Call for Papers: 24th International Workshop on Qualitative Reasoning

August 8-10, 2010 Portland, Oregon, USA


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Qualitative modeling concerns the representations and reasoning that people use to understand continuous aspects of the world. Qualitative models formalize everyday notions of causality, and provide accounts of how to ground symbolic, relational representations in perceptual processes. Qualitative models describe what phenomena might be relevant in a situation and support reasoning about what outcomes might occur. Qualitative analyses frame the use of quantitative knowledge, making them important in understanding expert performance as well as everyday reasoning. There is ample evidence that people use intuitive mental models in reasoning about the world, and that mental models also play important roles in expert performance. Qualitative modeling provides formal representations for such mental models. Qualitative reasoning has been used to create systems that help engineers and scientists, including tools for designing, monitoring, and troubleshooting complex systems, conducting experiments and analyzing data in human-like ways. Qualitative reasoning also has great potential for education, since its representations and reasoning techniques appear to be similar in useful ways to those people use. Consequently, qualitative reasoning is of interest to researchers in Artificial Intelligence, Cognitive Science, as well as many areas of science and engineering.


The 24th International Workshop on Qualitative Reasoning will be held in Portland, Oregon, USA, from August 8th through August 10th. It is co-located with the 32nd Annual Conference of the Cognitive Science Society which runs August 11-14, also in Portland.


We seek papers on qualitative reasoning and qualitative modeling, including:


         Qualitative modeling of particular areas in physical, biological and social sciences, and in engineering.

  • Representations and techniques for qualitative reasoning.
  • Methods of integrating qualitative reasoning with other forms of knowledge, including quantitative methods and other formalisms.

         New ways to use qualitative reasoning for tasks such as diagnosis, design, monitoring.

         Applications of qualitative reasoning, including education, science, and engineering.

         Cognitive models of qualitative reasoning, including use of existing QR formalisms for cognitive modeling and using ideas and results from other areas of cognitive science for qualitative reasoning.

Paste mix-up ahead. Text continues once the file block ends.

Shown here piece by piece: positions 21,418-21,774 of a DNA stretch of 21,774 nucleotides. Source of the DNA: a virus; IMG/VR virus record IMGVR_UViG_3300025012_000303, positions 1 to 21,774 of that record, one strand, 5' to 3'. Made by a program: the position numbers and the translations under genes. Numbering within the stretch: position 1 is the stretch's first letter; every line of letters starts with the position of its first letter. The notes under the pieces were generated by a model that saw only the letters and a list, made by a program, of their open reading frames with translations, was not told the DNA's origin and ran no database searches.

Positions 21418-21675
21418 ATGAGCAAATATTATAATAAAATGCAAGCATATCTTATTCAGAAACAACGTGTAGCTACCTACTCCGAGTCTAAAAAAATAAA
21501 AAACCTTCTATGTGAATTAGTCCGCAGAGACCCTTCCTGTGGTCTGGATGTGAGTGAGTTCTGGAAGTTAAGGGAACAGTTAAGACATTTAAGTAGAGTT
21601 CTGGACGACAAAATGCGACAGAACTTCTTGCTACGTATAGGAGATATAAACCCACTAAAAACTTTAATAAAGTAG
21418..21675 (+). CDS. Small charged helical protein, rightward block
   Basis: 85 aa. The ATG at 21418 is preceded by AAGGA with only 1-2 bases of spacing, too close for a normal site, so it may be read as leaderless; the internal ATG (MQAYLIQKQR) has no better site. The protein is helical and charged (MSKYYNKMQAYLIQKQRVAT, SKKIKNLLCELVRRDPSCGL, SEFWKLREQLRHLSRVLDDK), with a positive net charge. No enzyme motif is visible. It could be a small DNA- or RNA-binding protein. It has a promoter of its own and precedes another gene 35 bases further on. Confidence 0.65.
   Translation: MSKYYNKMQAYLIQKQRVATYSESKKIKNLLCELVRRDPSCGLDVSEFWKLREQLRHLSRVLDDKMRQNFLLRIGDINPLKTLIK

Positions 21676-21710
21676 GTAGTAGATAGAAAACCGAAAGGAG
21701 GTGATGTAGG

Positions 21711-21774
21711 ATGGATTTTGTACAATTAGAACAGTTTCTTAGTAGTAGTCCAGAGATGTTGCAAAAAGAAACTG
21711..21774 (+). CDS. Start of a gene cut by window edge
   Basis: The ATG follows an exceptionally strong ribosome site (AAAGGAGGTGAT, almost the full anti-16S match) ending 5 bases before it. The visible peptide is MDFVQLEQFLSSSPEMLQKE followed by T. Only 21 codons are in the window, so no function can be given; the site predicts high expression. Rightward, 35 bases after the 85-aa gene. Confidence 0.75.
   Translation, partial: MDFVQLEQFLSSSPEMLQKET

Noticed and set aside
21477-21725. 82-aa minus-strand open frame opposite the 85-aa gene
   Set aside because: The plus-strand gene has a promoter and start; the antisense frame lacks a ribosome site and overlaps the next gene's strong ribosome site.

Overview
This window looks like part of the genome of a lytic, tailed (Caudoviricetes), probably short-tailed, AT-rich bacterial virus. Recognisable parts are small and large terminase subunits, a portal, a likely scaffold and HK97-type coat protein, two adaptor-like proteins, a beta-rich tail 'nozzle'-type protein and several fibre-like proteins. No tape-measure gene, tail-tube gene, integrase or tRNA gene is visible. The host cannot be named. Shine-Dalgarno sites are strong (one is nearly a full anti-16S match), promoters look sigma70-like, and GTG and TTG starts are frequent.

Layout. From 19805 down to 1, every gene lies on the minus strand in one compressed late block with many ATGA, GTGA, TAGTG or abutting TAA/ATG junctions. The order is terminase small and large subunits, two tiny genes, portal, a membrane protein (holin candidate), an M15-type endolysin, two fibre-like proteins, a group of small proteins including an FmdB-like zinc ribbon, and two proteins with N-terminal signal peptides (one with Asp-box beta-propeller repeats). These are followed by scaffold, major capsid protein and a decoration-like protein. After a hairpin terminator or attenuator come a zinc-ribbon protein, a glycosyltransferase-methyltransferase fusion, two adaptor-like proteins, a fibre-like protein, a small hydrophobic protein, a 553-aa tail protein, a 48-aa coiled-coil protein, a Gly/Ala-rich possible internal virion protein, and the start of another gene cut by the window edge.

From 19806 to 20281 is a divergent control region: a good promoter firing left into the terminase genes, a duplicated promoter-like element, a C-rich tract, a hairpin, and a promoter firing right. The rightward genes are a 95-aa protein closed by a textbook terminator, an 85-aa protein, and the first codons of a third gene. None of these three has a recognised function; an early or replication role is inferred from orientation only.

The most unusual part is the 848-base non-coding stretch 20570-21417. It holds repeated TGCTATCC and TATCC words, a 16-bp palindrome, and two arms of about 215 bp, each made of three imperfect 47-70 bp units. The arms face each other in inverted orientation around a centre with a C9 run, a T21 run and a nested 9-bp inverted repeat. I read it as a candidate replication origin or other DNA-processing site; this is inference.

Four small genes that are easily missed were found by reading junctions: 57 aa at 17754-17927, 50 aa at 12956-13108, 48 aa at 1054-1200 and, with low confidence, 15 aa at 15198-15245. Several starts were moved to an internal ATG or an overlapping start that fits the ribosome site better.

Using qualitative reasoning in understanding language, sketches, images, and other kinds of signals and data sources.

         Formalization, axiomatization, and mathematical foundations of qualitative reasoning.



All papers must be submitted via the conference submission web site, by May 19, 2010. All submissions must be in PDF format, and can be one of the following types:

  • Full Paper: Not to exceed 6000 words, excluding references.
  • Poster: Not to exceed 6000 words, excluding references.
  • Brief Ideas/Viewpoints: Exactly one page in the workshop format (see below).


Review Process. All submissions will be selected according to their quality, significance, originality, and potential to generate discussion. Each contribution will be reviewed by at least two referees from the QR-10 Program Committee.


Submission to Conferences or Journals. The accepted papers will be published as a collection of Working papers. As QR-10 is a workshop, not a conference, submission of the same paper to conferences (e.g., AAAI-10) or journals is acceptable.


Format. Papers should be formatted according to the AAAI-10 guidelines, available from, and must be in PDF format. 


The workshop is also open to people who would like to attend without submitting a paper or a poster.



Submissions: May 19, 2010
June 16, 2010
Final copies:
June 30, 2010
Early registration deadline: June 14, 2010
Workshop: August 8-10, 2010



Johan de Kleer, Parc, Inc., and Kenneth D. Forbus, Northwestern University


Nuria Agell, ESADE Business School
Gautam Biswas, Vanderbilt University
Bert Bredeweg, University of Amsterdam
Ivan Bratko, University of Ljubljana
George Coghill, University of Aberdeen
Hidde de Jong, INRIA Grenoble-Rhone-Alpes
Johan de Kleer, PARC
Ben Kuipers, University of Michigan
Ken Forbus, Northwestern University
Art Graesser, University of Memphis
Tomoya Horiguchi, Maritime Sciences, Kobe University
Liliana Ironi, IMATI - CNR, Pavia
Chris Price, Aberystwyth University
Paulo Salles, University of Brasilia
Cem Say, Bogazii University
Qiang Shen, Aberystwyth University
Tim Shipley, Temple University
Peter Struss, Technical University Muenchen
Stefania Tentoni, IMATI - CNR, Pavia
Louise Trave-Massuyes, LAAS-CNRS
Kurt Van Lehn, Arizona State University
Franz Wotawa, Graz University of Technology
Jure Zabkar, University of Ljubljana